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Argument analysis: Justices cautious about validating California court’s jurisdiction over claims by out-of-state litigants against out-of-state defendants

Tuesday morning’s argument in Bristol-Myers Squibb v. Superior Court of California brought the justices a case at the intersection of class actions and personal jurisdiction. The case involves litigation by several hundred individuals from 33 states (many, but not all of them, from California) for injuries associated with the Bristol-Myers drug Plavix. The question for […]

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Tuesday morning’s argument in Bristol-Myers Squibb v. Superior Court of California brought the justices a case at the intersection of class actions and personal jurisdiction. The case involves litigation by several hundred individuals from 33 states (many, but not all of them, from California) for injuries associated with the Bristol-Myers drug Plavix.

The question for the justices is whether California courts have the authority to adjudicate the claims brought against Bristol-Myers by individuals from other states. Although Bristol-Myers has extensive contacts with California, nothing about the claims of these particular plaintiffs involves California: Bristol-Myers did not develop or manufacture the drug in California and there is no reason to think that marketing, promotion or distribution in California was involved in the injuries of the out-of-state plaintiffs. The only way in which their claims relate to California is that the marketing and promotion of the pharmaceutical was conducted on a nationwide basis: The same advertising and distribution arrangements that reached the out-of-state plaintiffs were the ones that reached the in-state plaintiffs (who plainly can sue in California courts).

The justices were fully engaged, with pointed questions for advocates on both sides. The biggest problem for the defendant Bristol-Myers (represented by Neal Katyal) was the prospect of “piecemeal litigation,” a theme Justice Sonia Sotomayor reiterated throughout the argument. Her concern was that a constitutional rule preventing one forum from adjudicating all the claims against a single defendant would cast a shadow over commonplace procedural devices such as the class action and multidistrict litigation.

Neal K. Katyal for petitioner (Art Lien)

Katyal’s answer was that the rules for due process in federal courts and state court are quite different, emphasizing that federal courts, founded on national sovereignty, have an easy justification for nationwide service of process and the like, while state courts, founded on the limited territorial sovereignty of any particular state, have a much less easy time justifying the exercise of jurisdiction for nonlocal claims involving nonresidents. Justice Anthony Kennedy plainly agreed with that point, commenting that “there’s a different set of criteria [that] you apply” when assessing due process concerns at the two levels; “[t]he States are limited in their [ability to exercise] jurisdiction … nationwide, the Federal government isn’t.”

But Sotomayor was far from satisfied. As she stated, “I have no idea how you draw that [state-federal] line.” Sotomayor’s questioning was particularly pointed during the presentation of Rachel Kovner, an assistant to the U.S. solicitor general who argued in support of Bristol-Myers. For example, positing a hypothetical about a foreign defendant, Sotomayor pointed out that “[u]nder your theory, [a] foreign corporation might be sued in the particular State in which an injury occurred. But since it has no home State in the United States, that means that in that situation, there’s no place for plaintiffs to come together and sue that person, correct?” Similarly, returning to her concern about the need for efficient nationwide litigation, she asked Kovner: “If due process says that you can’t hale someone into a court with which they’ve had no contacts, how do you justify the many criminal statutes we have – RICO, CERCLA, there’s a whole bunch of them – that permit the joinder of all of these defendants in one indictment?”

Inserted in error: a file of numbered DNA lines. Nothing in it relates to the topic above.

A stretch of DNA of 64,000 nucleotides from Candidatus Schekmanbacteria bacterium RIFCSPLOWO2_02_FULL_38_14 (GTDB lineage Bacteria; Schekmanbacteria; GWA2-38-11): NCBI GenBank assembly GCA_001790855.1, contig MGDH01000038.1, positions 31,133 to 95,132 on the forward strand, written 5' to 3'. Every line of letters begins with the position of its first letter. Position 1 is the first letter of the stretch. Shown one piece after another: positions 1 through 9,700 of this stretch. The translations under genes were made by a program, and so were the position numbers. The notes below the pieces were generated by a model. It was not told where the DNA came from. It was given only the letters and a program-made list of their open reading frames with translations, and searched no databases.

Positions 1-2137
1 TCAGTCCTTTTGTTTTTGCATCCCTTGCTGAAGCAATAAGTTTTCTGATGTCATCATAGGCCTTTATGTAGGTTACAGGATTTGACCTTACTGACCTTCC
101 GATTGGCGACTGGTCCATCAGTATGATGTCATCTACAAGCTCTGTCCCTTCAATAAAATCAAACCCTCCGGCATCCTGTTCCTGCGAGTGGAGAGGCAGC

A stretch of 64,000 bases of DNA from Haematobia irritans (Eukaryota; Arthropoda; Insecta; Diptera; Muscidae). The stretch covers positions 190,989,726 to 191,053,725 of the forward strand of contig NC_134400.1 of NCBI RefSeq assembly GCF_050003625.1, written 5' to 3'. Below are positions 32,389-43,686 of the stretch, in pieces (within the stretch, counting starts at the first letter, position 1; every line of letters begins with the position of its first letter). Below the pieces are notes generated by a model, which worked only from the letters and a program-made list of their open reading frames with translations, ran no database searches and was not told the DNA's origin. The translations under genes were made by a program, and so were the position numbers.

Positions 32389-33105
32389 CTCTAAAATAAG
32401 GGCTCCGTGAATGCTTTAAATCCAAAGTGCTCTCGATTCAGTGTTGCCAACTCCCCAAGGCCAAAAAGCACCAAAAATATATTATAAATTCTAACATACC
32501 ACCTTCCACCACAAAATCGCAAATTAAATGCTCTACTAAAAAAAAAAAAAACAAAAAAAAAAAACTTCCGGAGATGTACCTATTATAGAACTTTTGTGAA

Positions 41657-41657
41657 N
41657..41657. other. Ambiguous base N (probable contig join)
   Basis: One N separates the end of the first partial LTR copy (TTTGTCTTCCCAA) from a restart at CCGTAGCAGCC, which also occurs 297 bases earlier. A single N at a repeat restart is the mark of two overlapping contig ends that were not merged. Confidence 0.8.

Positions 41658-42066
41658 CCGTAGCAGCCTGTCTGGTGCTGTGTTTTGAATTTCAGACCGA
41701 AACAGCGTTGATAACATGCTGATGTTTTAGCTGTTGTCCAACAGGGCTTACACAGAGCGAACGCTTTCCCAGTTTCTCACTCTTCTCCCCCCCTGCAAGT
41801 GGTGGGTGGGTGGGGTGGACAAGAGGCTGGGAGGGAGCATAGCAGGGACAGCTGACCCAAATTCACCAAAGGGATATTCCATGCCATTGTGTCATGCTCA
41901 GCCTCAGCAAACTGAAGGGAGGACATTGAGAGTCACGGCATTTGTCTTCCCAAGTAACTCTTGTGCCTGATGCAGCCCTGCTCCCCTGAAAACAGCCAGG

Parallel to that problem was a “so what’s the big deal” theme, put most clearly by Justice Elena Kagan. All agree that Bristol-Myers is subject to suit in California at the behest of the hundreds of California residents who used Plavix, and all agree that Bristol-Myers can hardly be surprised at the location of that litigation given its marketing and distribution in the state. Given those points, Kagan asked, “why is it unfair to glom on Texas claims and New York claims to the California claims, once we already have a mass action which will have multiple jury trials? … [Y]ou already know because this is … nationwide marketing … that you’re subject to jurisdiction in any of the 50 States.”

That’s not to say that it was smooth sailing for Thomas Goldstein (appearing on behalf of the non-resident plaintiffs, trying to preserve the California forum). Several of the justices seemed firmly set against his argument that Bristol-Myers’ contacts with California residents should have any weight in assessing its vulnerability to a California suit brought by nonresidents.

Thomas C. Goldstein for respondents (Art Lien)

So, for example, one group of justices thought his argument failed to give due weight to the states outside California. In Justice Anthony Kennedy’s view, Goldstein was offering “a very patronizing view of federalism. California will tell Ohio ‘Oh, don’t worry, Ohio. We’ll take care of you.’ That’s … not the idea of the Federal system. The Federal system says that States are limited.” In the same vein, Kagan asked what Goldstein had to say “about the interest of the State the Bristol-Myers resides in? In other words, they might have an interest in not having their citizens haled into court against their will in another part of the country.”